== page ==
Whose Rule of Law? asks reader

To the Editor:

Battle lines are drawn, again, between First Nations and Canadians. On one side the police; on the other First Nations’ protestors. On one side politicians and outraged editorials in the papers; on the other, First Nations’ leaders trying to explain to reporters that ‘we have a different understanding.’

The thing about the UN Declaration on the Rights of Indigenous Peoples is that it recognizes that some projects are too big or too dirty, or both, for Indigenous peoples to say ‘yes.’ And it sees that First Nations have a different set of rules for looking at what we like to call ‘development.’ Those rules are what the Saugeen Ojibway Nation listened to when their communities voted ‘no’ to Ontario Power Generation’s proposal to bury nuclear waste beside Lake Huron.

It would be a mistake to think First Nations’ laws are completely buried by history.

Mr. Trudeau and Mr. Scheer like to talk about ‘the rule of law.’ So do Mr Kenney in Alberta and Mr Horgan in BC and Mr Ford in Ontario. But in all such disputes between First Nations and Canada you have to ask ‘whose law?’

Remember, First Nations have done a pretty good job obeying Canada’s laws over the years. They sent their children to our residential schools. They went off to our world wars and fought with a courage that was forgotten by most of us. They ceased their customary ceremonies and hid their sacred things when we declared them illegal. They gave up their traditional governments – except for some, like the Wet’suwet’en.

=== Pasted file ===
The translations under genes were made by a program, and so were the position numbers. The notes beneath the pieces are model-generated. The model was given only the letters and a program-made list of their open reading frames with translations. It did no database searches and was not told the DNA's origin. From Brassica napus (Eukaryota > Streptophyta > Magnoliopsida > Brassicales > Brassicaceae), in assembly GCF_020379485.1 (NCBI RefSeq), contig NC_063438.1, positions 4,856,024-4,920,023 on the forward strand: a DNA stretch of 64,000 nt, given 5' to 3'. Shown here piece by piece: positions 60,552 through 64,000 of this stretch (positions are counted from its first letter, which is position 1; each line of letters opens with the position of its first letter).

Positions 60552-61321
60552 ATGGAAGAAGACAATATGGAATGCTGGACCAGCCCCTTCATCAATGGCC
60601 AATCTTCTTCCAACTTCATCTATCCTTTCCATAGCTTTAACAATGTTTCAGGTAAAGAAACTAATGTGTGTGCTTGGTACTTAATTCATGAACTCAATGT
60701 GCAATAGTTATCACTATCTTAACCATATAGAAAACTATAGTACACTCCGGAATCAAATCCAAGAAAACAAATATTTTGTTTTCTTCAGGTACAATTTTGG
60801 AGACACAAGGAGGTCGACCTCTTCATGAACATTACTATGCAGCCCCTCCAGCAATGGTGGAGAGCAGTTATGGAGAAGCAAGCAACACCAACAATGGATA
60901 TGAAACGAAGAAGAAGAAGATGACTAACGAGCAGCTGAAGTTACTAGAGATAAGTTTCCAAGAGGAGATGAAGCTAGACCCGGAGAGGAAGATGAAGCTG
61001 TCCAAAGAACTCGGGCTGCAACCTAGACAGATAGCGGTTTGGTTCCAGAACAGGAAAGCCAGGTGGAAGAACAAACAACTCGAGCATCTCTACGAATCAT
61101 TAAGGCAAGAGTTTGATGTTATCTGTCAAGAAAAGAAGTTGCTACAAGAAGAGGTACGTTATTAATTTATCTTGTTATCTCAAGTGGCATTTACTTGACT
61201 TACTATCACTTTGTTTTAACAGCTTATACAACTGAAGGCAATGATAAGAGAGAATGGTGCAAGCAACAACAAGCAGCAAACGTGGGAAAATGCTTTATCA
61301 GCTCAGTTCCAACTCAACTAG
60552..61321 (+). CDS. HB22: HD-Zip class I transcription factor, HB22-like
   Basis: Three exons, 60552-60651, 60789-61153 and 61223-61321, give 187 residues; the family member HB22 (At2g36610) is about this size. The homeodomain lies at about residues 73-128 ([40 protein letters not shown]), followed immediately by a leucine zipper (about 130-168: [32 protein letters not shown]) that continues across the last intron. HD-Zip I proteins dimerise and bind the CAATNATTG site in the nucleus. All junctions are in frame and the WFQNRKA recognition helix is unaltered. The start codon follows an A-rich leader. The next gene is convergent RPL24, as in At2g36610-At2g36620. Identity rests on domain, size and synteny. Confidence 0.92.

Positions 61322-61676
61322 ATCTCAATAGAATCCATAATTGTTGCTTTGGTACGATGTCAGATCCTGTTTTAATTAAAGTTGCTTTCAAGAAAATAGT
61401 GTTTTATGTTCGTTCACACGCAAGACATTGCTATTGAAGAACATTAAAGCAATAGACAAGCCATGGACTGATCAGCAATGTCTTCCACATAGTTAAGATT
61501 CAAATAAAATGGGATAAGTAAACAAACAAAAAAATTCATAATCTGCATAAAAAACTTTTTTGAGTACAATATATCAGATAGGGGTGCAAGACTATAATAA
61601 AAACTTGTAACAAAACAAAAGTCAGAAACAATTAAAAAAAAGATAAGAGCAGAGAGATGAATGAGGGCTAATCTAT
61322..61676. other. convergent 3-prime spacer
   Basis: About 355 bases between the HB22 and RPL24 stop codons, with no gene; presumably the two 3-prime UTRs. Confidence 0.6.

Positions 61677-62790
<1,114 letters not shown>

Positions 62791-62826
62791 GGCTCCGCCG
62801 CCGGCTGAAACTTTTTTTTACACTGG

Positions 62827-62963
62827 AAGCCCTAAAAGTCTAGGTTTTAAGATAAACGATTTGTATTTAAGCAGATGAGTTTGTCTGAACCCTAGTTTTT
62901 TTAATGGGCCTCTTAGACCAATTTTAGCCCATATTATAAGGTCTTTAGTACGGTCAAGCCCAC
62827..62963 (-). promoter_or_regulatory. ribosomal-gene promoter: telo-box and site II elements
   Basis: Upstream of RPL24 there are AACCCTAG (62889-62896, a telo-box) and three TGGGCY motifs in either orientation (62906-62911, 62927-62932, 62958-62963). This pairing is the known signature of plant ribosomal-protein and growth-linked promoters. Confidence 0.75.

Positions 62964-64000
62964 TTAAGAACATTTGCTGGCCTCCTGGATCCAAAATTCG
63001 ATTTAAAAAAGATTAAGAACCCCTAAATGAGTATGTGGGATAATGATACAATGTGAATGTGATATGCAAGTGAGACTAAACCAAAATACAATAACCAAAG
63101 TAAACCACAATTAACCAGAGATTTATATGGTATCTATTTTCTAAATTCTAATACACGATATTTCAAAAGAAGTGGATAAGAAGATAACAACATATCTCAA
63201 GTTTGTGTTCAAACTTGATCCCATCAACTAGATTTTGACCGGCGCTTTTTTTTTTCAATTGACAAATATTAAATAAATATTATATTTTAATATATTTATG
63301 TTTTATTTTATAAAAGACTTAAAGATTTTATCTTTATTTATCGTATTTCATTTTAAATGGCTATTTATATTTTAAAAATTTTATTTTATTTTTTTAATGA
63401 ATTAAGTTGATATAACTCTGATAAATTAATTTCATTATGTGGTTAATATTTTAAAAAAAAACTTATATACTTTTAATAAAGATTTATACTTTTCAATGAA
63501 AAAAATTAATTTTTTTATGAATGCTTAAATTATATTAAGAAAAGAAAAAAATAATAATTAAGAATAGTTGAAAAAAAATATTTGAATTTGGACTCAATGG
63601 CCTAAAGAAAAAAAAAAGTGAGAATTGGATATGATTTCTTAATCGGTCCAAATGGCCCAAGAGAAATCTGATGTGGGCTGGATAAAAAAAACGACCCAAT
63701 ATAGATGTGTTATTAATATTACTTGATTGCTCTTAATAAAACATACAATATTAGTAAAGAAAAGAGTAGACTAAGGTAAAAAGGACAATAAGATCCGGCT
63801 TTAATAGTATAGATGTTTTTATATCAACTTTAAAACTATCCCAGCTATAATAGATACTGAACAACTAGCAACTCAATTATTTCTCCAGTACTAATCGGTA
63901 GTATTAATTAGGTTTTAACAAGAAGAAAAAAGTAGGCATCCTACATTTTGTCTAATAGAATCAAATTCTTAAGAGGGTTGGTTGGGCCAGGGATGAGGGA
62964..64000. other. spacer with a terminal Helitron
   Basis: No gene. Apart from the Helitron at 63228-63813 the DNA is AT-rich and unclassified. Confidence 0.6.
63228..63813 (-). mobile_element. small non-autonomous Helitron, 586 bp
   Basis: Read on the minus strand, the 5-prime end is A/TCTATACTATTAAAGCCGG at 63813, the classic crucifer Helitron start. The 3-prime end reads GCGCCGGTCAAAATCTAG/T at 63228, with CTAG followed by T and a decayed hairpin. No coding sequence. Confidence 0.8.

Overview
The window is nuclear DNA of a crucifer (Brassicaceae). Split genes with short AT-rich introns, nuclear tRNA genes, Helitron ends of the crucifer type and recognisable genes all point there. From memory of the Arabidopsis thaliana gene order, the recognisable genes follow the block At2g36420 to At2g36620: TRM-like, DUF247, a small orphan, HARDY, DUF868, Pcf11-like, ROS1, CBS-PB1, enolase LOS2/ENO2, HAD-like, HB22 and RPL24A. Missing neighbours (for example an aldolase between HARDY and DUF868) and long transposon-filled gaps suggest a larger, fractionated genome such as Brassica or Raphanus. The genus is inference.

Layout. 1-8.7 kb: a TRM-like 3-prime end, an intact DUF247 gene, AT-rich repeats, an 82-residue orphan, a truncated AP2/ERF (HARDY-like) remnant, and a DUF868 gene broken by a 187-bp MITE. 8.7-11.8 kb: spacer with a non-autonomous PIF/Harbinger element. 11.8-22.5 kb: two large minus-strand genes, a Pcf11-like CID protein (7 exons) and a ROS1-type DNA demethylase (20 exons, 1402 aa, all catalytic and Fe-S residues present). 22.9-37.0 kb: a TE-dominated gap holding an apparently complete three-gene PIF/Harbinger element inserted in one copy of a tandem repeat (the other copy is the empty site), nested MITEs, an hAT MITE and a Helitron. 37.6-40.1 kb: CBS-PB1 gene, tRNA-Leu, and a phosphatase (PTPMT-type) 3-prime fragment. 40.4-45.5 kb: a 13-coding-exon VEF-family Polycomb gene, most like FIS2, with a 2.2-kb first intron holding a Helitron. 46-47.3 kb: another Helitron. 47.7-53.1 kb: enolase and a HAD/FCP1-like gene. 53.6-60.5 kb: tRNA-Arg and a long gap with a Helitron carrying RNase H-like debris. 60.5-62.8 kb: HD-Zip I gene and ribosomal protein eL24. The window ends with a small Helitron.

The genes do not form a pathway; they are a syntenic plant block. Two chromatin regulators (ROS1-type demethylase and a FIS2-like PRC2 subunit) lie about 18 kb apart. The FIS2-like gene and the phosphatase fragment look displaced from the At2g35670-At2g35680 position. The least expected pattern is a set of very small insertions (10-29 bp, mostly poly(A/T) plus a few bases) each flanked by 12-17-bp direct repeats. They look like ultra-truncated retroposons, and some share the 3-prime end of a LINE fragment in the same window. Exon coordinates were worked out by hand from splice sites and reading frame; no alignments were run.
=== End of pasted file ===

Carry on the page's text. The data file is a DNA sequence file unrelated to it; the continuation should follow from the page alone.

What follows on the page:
Those traditional, hereditary chiefs tried to play by our rules in discussions with Coastal GasLink over the route of the pipeline. They said avoid this area and that area, they are necessary for our way of life. But Coastal GasLink ignored them and offered money to the elected chiefs and councils to get their way. And who can blame those elected chiefs and councils for wanting money to better the lives of the people they represent?

And so the standoff in the bush at Unistoten. And now it has spread into the traditional territories of other First Nations. All of whom have been harmed, one way or another, by following Canada’s rule of law.

Racism against black people is mostly expressed by assertions of control over black bodies, as the number of police shootings and high incarceration rates show, especially in the U.S. Racism against First Nations people is expressed by control over land or water, as Oka and Ipperwash and Burnt Church and a hundred other standoffs, big and small, testify.

Maybe it’s time we just stopped our developing for a minute, and sat with First Nations, and learned what their rule of law has to say to us.

David McLaren